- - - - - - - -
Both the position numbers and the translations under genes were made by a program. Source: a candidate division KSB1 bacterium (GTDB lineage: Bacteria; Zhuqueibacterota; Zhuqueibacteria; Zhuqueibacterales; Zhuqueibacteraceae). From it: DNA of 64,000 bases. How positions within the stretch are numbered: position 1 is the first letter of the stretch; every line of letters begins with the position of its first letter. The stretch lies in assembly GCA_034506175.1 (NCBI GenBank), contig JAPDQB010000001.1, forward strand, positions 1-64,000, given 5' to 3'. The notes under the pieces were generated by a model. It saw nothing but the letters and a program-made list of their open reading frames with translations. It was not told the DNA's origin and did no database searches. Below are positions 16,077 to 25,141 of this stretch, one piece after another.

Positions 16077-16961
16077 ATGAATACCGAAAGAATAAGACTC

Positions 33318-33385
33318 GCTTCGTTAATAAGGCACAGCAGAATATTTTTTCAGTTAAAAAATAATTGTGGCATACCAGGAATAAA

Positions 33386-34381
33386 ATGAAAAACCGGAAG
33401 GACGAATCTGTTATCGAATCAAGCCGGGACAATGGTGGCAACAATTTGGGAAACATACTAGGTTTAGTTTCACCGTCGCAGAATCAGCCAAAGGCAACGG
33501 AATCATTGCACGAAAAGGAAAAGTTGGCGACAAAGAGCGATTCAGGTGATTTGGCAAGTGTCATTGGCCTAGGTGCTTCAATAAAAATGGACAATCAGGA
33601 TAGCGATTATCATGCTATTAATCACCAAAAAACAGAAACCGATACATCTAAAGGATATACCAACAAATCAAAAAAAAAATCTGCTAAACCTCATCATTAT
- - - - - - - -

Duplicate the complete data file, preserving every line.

Both the position numbers and the translations under genes were made by a program. Source: a candidate division KSB1 bacterium (GTDB lineage: Bacteria; Zhuqueibacterota; Zhuqueibacteria; Zhuqueibacterales; Zhuqueibacteraceae). From it: DNA of 64,000 bases. How positions within the stretch are numbered: position 1 is the first letter of the stretch; every line of letters begins with the position of its first letter. The stretch lies in assembly GCA_034506175.1 (NCBI GenBank), contig JAPDQB010000001.1, forward strand, positions 1-64,000, given 5' to 3'. The notes under the pieces were generated by a model. It saw nothing but the letters and a program-made list of their open reading frames with translations. It was not told the DNA's origin and did no database searches. Below are positions 16,077 to 25,141 of this stretch, one piece after another.

Positions 16077-16961
16077 ATGAATACCGAAAGAATAAGACTC

Positions 33318-33385
33318 GCTTCGTTAATAAGGCACAGCAGAATATTTTTTCAGTTAAAAAATAATTGTGGCATACCAGGAATAAA

Positions 33386-34381
33386 ATGAAAAACCGGAAG
33401 GACGAATCTGTTATCGAATCAAGCCGGGACAATGGTGGCAACAATTTGGGAAACATACTAGGTTTAGTTTCACCGTCGCAGAATCAGCCAAAGGCAACGG
33501 AATCATTGCACGAAAAGGAAAAGTTGGCGACAAAGAGCGATTCAGGTGATTTGGCAAGTGTCATTGGCCTAGGTGCTTCAATAAAAATGGACAATCAGGA
33601 TAGCGATTATCATGCTATTAATCACCAAAAAACAGAAACCGATACATCTAAAGGATATACCAACAAATCAAAAAAAAAATCTGCTAAACCTCATCATTAT